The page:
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Stroke. 2004 Aug;35(8):1810-5. Epub 2004 Jul 1.

Decline in blood pressure over time and risk of dementia: a longitudinal study from the Kungsholmen project.

Author information

1
Aging Research Center, Division of Geriatric Epidemiology and Medicine, Department of Neurotec, Karolinska Institutet, Stockholm, Sweden. chengxuan.qiu@neurotec.ki.se

Abstract

BACKGROUND AND PURPOSE:

Low blood pressure has been related to an increased risk of dementia. We sought to verify blood pressure variations before and after a dementia diagnosis and to relate blood pressure decline to subsequent Alzheimer disease and dementia.

METHODS:

A community dementia-free cohort aged > or =75 years (n=947) underwent follow-up examinations twice over a period of 6 years to detect dementia cases (Diagnostic and Statistical Manual of Mental Disorders, 3rd edition, revised [DSM-III-R] criteria, n=304). Blood pressure variation before and after dementia diagnosis was verified with linear mixed-effects models. Using the dementia-free cohort identified at first follow-up (n=719), the association between blood pressure decline from baseline to first follow-up and subsequent risk of dementia was examined.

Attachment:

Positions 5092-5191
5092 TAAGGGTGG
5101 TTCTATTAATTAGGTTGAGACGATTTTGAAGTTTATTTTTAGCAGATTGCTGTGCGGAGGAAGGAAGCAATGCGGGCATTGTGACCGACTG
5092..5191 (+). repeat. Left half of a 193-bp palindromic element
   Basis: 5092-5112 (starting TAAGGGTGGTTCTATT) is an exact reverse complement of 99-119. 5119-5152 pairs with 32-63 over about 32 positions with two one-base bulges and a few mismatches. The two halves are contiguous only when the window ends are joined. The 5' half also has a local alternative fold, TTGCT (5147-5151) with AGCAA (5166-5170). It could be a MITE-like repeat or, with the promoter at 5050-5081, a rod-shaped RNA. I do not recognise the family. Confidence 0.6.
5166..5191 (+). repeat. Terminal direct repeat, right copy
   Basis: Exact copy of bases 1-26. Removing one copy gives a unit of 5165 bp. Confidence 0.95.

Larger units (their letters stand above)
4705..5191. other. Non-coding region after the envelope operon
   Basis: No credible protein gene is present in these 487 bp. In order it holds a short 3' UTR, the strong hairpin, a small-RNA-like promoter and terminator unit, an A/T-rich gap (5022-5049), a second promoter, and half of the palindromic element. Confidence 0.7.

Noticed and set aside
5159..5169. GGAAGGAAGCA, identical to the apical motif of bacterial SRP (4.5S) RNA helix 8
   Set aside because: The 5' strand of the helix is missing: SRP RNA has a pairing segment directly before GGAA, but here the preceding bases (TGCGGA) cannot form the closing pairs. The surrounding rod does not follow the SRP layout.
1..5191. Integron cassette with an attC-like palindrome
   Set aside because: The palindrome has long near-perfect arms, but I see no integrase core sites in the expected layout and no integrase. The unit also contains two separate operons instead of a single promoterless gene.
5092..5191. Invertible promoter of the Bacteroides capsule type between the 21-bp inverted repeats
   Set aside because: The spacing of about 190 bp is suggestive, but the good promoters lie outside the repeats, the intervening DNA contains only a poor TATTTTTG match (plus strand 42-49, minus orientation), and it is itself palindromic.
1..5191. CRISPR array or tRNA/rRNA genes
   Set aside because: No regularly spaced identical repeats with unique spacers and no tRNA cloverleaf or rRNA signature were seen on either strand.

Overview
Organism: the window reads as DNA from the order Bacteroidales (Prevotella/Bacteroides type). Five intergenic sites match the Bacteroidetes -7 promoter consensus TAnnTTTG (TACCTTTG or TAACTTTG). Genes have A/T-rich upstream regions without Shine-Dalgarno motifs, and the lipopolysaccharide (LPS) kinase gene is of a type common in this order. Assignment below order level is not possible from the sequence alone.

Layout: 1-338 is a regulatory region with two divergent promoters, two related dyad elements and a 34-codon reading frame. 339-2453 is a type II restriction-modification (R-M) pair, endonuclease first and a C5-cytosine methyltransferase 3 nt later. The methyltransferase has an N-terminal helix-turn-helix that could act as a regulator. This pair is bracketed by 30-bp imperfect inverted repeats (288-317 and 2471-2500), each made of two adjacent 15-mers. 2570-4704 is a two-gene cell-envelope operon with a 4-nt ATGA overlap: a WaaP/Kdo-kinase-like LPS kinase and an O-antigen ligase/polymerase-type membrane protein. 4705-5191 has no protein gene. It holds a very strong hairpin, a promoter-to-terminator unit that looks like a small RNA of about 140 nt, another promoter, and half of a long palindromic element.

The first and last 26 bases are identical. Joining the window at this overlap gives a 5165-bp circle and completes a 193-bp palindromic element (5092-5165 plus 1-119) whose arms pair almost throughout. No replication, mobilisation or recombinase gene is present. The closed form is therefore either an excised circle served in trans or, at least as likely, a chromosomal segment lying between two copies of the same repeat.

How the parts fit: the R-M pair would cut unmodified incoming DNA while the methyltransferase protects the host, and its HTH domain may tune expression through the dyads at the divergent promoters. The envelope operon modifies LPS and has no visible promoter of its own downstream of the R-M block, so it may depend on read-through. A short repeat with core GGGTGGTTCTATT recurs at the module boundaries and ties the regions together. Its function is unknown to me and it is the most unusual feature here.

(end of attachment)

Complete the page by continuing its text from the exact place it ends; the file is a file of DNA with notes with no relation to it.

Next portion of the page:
RESULTS:

Blood pressure markedly decreased over 3 years before dementia diagnosis and afterward, whereas no substantial decline was present 3 to 6 years before the diagnosis. However, among subjects with baseline systolic pressure <160 mm Hg, systolic pressure decline > or =15 mm Hg occurring 3 to 6 years before diagnosis was associated with relative risks (95% CI) of 3.1 (1.3 to 7.0) for Alzheimer disease and 3.1 (1.5 to 6.3) for dementia. There was a dose-response relationship between systolic pressure decline and dementia risk in subjects with vascular disease.

CONCLUSIONS:

Blood pressure starts to decrease only 3 years before dementia diagnosis and continues to decline afterward. A greater decline in systolic pressure occurring 3 to 6 years before diagnosis is associated with an increased risk of dementia only in older people with already low blood pressure or affected by vascular disorders.

[Indexed for MEDLINE]

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